Full U.S. visa processing for Cuban citizens to resume in early 2023

Cuba Biden
The move marks the first time in almost exactly five years that the U.S. has allowed full visa processing for Cubans.

Four and a half months after announcing visa processing services for Cubans would resume on a limited basis, President Joe Biden’s administration confirmed Wednesday that the United States Embassy in Cuba will begin processing full immigrant vises early next year.

The two neighboring nations have reached accords ensuring the legal migration of at least 20,000 Cubans annually, not including immediate relatives of U.S. citizens. As part of the agreement, the U.S. government will stop requiring Cubans to seek visas in family preference categories to travel to Guyana for their interviews.

“Supporting the Cuban people and Cuban-American families remains a top U.S. priority,” said Ambassador Brian Nichols, the Assistant Secretary for Western Hemisphere Affairs.

The move marks the first time in almost exactly five years that the U.S. has allowed full visa processing for Cubans. In September 2017, former President Donald Trump’s administration paused services for the citizens of its former Cold War foe.

Under Trump’s predecessor, Barack Obama, the two countries had eased relations, opening embassies, expanding travel options, negotiating policy agreements and restoring commercial flights. In March 2016, Obama became the first U.S. President to visit Cuba since Calvin Coolidge traveled there in 1928.

Both men delivered speeches when they visited. It remains to be seen whether Biden will follow suit.

Data from U.S. Customs and Border Protection show attempted border crossings in into the U.S. have increased sharply over the last year. U.S. officials stopped Cubans trying to enter the U.S. 19,057 times in August alone, a more than fourfold increase from August 2021.

Unrest on the island has also grown louder. In July 2022, thousands of Cubans openly protested in the largest nationwide demonstration against the government since the 1959 Cuban revolution. Cuban activists in America did the same stateside, while several Republican politicians criticized Biden for not taking a stronger stance against the communist regime of Miguel Díaz-Canel.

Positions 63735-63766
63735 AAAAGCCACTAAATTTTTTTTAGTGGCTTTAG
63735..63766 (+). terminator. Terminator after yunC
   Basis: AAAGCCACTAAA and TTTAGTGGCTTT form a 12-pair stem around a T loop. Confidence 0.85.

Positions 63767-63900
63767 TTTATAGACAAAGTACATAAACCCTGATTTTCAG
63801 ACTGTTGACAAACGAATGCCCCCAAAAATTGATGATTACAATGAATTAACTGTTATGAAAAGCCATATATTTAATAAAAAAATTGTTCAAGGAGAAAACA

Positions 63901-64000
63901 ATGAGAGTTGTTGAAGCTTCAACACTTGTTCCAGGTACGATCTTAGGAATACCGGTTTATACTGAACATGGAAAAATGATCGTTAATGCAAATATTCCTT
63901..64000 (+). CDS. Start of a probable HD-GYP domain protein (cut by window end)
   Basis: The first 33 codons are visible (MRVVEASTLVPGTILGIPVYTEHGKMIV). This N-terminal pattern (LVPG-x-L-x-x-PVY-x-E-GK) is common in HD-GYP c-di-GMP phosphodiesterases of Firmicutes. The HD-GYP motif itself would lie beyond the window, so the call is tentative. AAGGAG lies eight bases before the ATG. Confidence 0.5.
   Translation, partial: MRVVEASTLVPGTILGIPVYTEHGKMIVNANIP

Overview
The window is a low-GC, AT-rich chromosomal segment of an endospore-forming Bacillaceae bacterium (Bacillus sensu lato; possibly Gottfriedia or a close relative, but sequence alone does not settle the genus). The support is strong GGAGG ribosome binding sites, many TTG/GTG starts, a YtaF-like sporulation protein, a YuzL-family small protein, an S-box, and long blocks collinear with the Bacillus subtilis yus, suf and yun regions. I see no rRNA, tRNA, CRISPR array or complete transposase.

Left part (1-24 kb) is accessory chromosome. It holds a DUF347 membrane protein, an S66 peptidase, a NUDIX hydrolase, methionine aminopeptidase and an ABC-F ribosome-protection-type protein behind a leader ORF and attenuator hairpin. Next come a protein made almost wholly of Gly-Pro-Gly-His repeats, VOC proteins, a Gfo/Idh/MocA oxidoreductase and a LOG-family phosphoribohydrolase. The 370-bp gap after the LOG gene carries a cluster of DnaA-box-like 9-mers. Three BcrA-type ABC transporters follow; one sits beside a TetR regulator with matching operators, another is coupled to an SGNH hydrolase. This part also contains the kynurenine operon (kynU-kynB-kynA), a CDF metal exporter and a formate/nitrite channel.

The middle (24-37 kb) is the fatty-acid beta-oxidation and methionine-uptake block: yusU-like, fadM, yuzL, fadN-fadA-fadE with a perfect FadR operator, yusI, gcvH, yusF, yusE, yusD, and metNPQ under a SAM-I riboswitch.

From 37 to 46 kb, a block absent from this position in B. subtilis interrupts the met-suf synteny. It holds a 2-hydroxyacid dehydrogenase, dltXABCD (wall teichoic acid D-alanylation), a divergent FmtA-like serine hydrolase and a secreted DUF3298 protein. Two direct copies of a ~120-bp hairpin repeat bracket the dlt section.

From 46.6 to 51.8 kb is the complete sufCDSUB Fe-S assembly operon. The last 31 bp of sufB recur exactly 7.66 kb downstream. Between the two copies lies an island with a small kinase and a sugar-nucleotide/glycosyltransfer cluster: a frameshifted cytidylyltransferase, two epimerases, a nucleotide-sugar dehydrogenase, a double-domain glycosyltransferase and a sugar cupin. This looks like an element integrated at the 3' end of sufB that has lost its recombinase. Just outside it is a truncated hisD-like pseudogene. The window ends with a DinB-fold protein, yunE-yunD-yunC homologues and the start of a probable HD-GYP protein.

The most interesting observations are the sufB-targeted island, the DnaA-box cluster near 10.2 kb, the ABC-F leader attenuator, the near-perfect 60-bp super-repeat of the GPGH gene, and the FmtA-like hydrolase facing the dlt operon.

Several Democratic political players in Florida praised the Biden administration for reestablishing consular services at the U.S. Embassy in Cuba.

“These actions will help Cuban families reunited with their loved ones, alleviate the high cost for Cubans and their families having to travel to Guyana for consular interviews, and prevent many Cubans from the dangers of crossing the borders of, in some instances, several countries fleeing from the Castro-Canel regime in their quest for freedom,” Florida Democratic Party Chair Manny Diaz said in a statement.

Miami Sen. Annette Taddeo, who immigrated to the U.S. from Colombia after Cuban-funded terrorists kidnapped her father, expressed similar sentiments on Twitter.

“Today’s announcement by the Biden administration will ensure Cubans no longer have to travel to Guyana to apply for a visa, which is costly and impractical for most, and provide them with an orderly process for handling their applications,” she wrote in Spanish. “It will also help reunite Cubans in the United States with their loved ones and enhance the Cuban Family Reunification Permit Program for eligible individuals.”

___

This is a developing story and will be updated. The Associated Press contributed to this report.

Jesse Scheckner

Jesse Scheckner has covered South Florida with a focus on Miami-Dade County since 2012. His work has been recognized by the Hearst Foundation, Society of Professional Journalists, Florida Society of News Editors, Florida MMA Awards and Miami New Times. Email him at [email protected] and follow him on Twitter @JesseScheckner.


3 comments

  • Elliott Offen

    September 22, 2022 at 10:44 am

    Illegals pouring in from Cuba. As long as they vote for the neo nazi GOP then it’s ok. Hand citizenship out like pancakes…

    Reply

  • PeterH

    September 22, 2022 at 12:26 pm

    Great development. Cuban citizens are highly dedicated! Florida and the USA in general has so many businesses dangerously understaffed.

    We need about 11,000,000 new immigrants.

    Reply

    • Elliott Offen

      September 22, 2022 at 12:30 pm

      That’s because they don’t want to pay people shit. I don’t feel sorry for them. Let em rot…

      Reply

Leave a Reply

Your email address will not be published. Required fields are marked *


#FlaPol

Florida Politics is a statewide, new media platform covering campaigns, elections, government, policy, and lobbying in Florida. This platform and all of its content are owned by Extensive Enterprises Media.

Publisher: Peter Schorsch @PeterSchorschFL

Contributors & reporters: Phil Ammann, Renzo Downey, Roseanne Dunkelberger, A.G. Gancarski, Anne Geggis, Kelly Hayes, Joe Henderson, Ryan Nicol, Jacob Ogles, Scott Powers, Gray Rohrer, Aimee Sachs, Jesse Scheckner, Christine Sexton, Andrew Wilson, Wes Wolfe, and Mike Wright.

Email: [email protected]
Twitter: @PeterSchorschFL
Phone: (727) 642-3162
Address: 204 37th Avenue North #182
St. Petersburg, Florida 33704




Sign up for Sunburn


Categories